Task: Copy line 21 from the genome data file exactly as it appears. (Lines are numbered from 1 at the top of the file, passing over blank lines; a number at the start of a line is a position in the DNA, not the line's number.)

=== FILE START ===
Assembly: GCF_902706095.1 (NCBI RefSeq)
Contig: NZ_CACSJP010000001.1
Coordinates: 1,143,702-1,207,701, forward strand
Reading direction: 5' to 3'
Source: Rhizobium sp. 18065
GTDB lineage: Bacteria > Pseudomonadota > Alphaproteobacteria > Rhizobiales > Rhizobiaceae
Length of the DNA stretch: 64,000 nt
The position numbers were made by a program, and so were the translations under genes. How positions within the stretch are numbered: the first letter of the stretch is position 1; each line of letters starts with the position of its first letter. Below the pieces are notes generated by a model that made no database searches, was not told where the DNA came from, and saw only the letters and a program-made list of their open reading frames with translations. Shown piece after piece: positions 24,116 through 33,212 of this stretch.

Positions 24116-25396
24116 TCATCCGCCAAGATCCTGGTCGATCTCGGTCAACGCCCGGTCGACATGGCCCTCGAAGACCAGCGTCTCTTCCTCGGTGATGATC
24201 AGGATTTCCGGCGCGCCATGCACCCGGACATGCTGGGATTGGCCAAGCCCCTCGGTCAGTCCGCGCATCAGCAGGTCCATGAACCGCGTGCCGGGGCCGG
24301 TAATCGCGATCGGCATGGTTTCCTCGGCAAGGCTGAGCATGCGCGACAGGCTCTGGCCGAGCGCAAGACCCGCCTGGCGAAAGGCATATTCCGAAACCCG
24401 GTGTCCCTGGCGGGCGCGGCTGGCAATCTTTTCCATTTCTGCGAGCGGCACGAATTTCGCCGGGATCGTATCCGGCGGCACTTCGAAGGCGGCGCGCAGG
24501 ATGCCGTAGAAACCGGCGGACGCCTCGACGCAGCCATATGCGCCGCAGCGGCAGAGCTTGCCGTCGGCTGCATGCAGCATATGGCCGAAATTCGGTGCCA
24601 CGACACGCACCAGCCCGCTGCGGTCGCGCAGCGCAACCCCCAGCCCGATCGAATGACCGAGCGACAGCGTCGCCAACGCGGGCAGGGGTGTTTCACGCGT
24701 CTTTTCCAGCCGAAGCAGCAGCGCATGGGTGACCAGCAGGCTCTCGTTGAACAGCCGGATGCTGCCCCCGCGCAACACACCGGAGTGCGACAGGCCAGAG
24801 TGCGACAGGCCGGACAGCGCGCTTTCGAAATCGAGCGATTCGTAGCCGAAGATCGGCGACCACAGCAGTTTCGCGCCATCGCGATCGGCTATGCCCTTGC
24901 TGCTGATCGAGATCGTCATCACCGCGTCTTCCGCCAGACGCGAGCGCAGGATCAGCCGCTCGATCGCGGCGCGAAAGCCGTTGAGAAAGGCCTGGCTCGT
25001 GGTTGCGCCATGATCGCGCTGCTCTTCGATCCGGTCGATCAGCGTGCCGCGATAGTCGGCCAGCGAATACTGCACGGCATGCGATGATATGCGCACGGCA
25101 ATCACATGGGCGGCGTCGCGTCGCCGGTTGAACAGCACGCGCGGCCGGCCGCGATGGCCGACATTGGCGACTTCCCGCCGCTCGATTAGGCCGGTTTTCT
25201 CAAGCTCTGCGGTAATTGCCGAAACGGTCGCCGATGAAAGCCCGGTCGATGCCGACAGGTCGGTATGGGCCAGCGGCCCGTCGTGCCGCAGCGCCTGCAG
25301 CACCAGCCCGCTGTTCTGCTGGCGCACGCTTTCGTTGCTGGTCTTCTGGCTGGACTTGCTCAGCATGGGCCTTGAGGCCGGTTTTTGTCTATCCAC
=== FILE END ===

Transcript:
25201 CAAGCTCTGCGGTAATTGCCGAAACGGTCGCCGATGAAAGCCCGGTCGATGCCGACAGGTCGGTATGGGCCAGCGGCCCGTCGTGCCGCAGCGCCTGCAG